January 5, 2005
A court-ordered solution is expected soon to a legal dispute between the Carefree Town Council and a developer who wants to build a resort hotel in the town near its border with Scottsdale.
Attorneys for the town and a business partnership led by Valley developer Michael Peloquin argued their cases Tuesday before Maricopa County Superior Court Judge Anna Baca.
Peloquin’s attorney, John Marcolini, said the council violated the developer’s rights by postponing a hearing on a request for a specialuse permit that would allow building of the 156-room boutique hotel and resort complex on 10 acres at Carefree Highway and Tom Darlington Road.
The council voted unanimously in November to hold off on a decision so it could seek a court ruling on Marcolini’s contention that the development group should be given the permit because it met all applicable stipulations set in the town’s general plan and zoning ordinance.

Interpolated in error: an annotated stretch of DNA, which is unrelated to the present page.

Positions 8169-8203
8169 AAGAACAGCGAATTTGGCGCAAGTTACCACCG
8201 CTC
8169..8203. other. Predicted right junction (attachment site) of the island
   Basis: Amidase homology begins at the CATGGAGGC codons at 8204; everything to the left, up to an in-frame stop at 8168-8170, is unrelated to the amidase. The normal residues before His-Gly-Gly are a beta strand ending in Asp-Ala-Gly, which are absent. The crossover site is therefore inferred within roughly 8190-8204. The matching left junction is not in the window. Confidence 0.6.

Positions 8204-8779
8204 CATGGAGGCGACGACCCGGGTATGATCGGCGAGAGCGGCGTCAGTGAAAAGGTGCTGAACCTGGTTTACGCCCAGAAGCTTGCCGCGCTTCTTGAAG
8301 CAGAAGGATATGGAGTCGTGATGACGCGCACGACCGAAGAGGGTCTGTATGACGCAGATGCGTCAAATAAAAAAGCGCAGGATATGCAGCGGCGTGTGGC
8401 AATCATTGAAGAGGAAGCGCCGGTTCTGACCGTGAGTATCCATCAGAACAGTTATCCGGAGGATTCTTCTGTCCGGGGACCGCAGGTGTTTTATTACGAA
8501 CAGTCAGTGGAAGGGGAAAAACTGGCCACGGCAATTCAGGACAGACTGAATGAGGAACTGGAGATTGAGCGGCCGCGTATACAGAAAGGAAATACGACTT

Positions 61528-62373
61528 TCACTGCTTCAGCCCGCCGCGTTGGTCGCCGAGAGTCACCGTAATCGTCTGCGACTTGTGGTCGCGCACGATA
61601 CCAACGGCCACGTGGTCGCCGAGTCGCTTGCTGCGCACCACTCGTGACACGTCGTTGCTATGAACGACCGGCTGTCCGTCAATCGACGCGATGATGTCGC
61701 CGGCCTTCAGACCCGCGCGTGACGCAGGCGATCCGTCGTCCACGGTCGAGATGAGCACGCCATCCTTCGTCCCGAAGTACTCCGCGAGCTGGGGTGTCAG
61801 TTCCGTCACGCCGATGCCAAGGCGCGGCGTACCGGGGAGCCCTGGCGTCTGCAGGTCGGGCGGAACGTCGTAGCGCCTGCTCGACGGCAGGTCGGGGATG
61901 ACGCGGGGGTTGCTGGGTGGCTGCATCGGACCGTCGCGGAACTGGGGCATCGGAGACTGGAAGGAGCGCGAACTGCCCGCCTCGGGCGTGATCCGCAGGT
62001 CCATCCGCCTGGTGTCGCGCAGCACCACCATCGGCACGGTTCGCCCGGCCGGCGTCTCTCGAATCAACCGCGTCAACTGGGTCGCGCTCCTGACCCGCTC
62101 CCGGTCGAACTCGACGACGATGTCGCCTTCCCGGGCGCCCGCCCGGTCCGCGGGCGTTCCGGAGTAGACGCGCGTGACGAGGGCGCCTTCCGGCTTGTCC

Mayor Ed Morgan told other council members he also did not want to make a decision at that time because Marcolini had made "implied threats" of litigation against council members if the permit was denied.
Town attorneys are arguing that granting a specialuse permit is up to the council, based on its determination of what is in the town’s best interest and not solely on whether general plan and zoning ordinances requirements are met.
Marcolini called the town’s move to seek a court ruling on the issue "a delay tactic."
He said it was motivated not by Carefree officials’ uncertainty about its latitude in decisions on special-use permits, but reflects the fact that "the mayor doesn’t like my client (Peloquin) . . . and my client doesn’t like the mayor."
Marcolini asked Baca to order the council to hold a hearing by Jan. 30.
Carefree attorneys Brad Woodford and Tom Chenal said the council had been considering Peloquin’s request using the same standards town officials have used in about 80 previous requests for special-use permits.
The council is prepared to schedule a hearing on Peloquin’s request after the court rules on how much discretion the council can legally exercise, the attorneys said.